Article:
Hamodia spoke with Rabbi Menachem Mendel Matusof, head shaliach of Chabad Lubavitch of Alberta, Canada, to learn more about the devastating fires there. He explained:
“There is no Chabad House in Fort McMurray, where the fires are. There may be 50 Jews in that city altogether, most of whom don’t know about the existence of the others. There is no Jewish establishment there, none whatsoever. The closest kehillah to there is about four hours away by car, in Edmonton.
“In Edmonton we have Chabad Sheluchim Rabbi and Mrs. Ari Drelich and Rabbi and Mrs. Mendy Blachman. They are busy with this because that’s where evacuations are coming to, the closest big city. I am dispatching and overseeing in Edmonton, but I am staying in Calgary, about a seven-hour drive from Fort McMurray.
“Fort McMurray is a community that is far away physically, but we are all affected by what happens there, or will be soon. Even before the fires went out of control, the economy in the whole of Alberta has been terrible lately. [The fire] is an added makah that is going to hurt the economy even more. There will be lost jobs, lost homes. Insurance will eventually kick in and pay something to those with the will and the strength to go back and rebuild, but until that city will be rebuilt it will take a long while. Meanwhile, people are displaced and homeless and jobless. We don’t even realize the ripple effect of it now.
“I think a lot of the fires are not in the city any more; a lot are expanding into unpopulated areas, where there is mainly land and landfills and farmland and forests. Unfortunately, that is also where the oil plants are. Hundreds of people go to work there. If those catch fire it’s dangerous and also will cause big financial damage. Some companies have already sent away all their workers, and they have gone to absorption centers in Edmonton or other places. There is no question this is major and will impact all of us one way or another.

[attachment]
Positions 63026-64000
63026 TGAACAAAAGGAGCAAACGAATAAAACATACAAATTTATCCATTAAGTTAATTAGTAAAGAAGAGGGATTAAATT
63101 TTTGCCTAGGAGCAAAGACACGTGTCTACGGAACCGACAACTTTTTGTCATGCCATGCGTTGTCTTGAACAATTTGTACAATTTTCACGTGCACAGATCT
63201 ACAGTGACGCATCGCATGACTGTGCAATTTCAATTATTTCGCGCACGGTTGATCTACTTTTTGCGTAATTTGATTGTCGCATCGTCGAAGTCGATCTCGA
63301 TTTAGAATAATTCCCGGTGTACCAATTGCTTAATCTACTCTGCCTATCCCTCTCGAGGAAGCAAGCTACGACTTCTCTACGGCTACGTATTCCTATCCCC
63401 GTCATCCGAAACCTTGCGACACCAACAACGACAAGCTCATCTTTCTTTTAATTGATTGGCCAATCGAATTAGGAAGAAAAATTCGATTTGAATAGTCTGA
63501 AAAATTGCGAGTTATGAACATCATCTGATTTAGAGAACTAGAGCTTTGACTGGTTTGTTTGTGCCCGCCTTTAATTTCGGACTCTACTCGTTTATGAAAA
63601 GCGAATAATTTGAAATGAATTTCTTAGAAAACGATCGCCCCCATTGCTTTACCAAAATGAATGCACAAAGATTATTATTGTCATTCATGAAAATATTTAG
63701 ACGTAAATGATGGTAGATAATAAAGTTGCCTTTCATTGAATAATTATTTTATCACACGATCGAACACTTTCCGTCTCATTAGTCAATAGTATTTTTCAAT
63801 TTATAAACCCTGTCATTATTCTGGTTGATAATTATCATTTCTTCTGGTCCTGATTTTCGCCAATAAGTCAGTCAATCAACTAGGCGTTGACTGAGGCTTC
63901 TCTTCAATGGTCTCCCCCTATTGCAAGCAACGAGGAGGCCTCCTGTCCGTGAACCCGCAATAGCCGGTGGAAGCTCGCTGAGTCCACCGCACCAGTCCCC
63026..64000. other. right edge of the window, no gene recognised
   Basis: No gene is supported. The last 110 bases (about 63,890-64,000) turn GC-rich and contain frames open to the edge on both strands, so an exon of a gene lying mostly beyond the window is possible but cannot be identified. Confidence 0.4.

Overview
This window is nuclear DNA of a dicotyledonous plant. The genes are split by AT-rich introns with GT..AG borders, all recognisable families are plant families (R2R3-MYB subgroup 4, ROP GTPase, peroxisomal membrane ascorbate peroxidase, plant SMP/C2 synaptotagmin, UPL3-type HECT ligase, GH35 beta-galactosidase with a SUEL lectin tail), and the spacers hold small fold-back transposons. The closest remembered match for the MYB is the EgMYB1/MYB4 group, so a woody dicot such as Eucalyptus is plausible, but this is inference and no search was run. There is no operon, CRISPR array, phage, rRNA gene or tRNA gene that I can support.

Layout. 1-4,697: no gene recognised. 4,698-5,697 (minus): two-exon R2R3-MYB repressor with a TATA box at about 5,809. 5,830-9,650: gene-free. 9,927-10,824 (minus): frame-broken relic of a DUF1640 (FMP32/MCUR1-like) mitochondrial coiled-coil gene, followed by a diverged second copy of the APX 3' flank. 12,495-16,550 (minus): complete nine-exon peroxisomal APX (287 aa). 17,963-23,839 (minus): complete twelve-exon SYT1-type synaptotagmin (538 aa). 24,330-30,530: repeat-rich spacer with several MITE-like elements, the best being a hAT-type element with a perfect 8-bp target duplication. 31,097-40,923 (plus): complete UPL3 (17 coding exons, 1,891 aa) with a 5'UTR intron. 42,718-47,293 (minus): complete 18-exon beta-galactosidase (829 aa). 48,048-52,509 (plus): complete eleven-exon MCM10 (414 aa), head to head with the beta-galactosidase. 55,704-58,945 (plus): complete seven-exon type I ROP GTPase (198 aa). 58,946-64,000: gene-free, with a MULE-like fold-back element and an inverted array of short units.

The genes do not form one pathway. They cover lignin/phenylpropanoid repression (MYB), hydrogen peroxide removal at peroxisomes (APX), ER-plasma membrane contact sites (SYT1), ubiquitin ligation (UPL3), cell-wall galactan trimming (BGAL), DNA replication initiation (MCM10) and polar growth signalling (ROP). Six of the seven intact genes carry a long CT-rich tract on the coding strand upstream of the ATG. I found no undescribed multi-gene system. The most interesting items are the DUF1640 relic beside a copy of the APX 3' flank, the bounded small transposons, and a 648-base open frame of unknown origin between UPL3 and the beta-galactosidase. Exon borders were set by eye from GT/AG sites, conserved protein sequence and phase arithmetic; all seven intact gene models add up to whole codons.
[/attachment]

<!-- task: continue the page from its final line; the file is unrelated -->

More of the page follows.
“Rabbi Ari Drelich and Rabbi Mendy Blachman and their families are visiting absorption centers, helping people, finding them apartments and places to stay, bringing food, doing whatever they can.
“But for now, sometimes all we can do is hear them out, be there for them in this hard time. If they are Jews, we can learn with them … and teach them about emunah in Hashem, Who is always in charge and always has a plan for us. Basically, we tell them what we tell ourselves when we go through tzaros. We can share with them the promise of the Baal HaTanya, the Alter Rebbe, who said, ‘Noch a sreifah vert men reich,’ that after a fire one becomes rich [Igros Kodesh, Admur HaZakein, p. 189].”
Sometimes those riches can be of the spiritual sort.
Rabbi and Rebbetzin Blachman went to bring kosher food to two elderly sisters, evacuated from Fort McMurray and now in Edmonton, who didn’t think they were Jewish, but, they said, “Our maternal grandmother was Jewish.”
The Blachmans explained to the two sisters that they are indeed as Jewish as Moses, and they taught the ladies some parts of davening.
One of the sisters followed up with a text message to Rabbi Blachman that read in part: Thank you Rabbi. We ate the delicious lasagna and salad so loving of your wife to make for us. This text is to thank you for the nice gestures. I do the prayer you have [given] to us every day. It feels good; I will like to learn to pronounce it in your language.”
If you live in Alberta and need help, or if you can host people who are temporarily homeless, call Rabbi Matusof at 403-714-9009 or email email@example.com. Places to stay, cribs, strollers, and so on are needed, in particular for families with babies. Donations may be made at chabadalberta.org.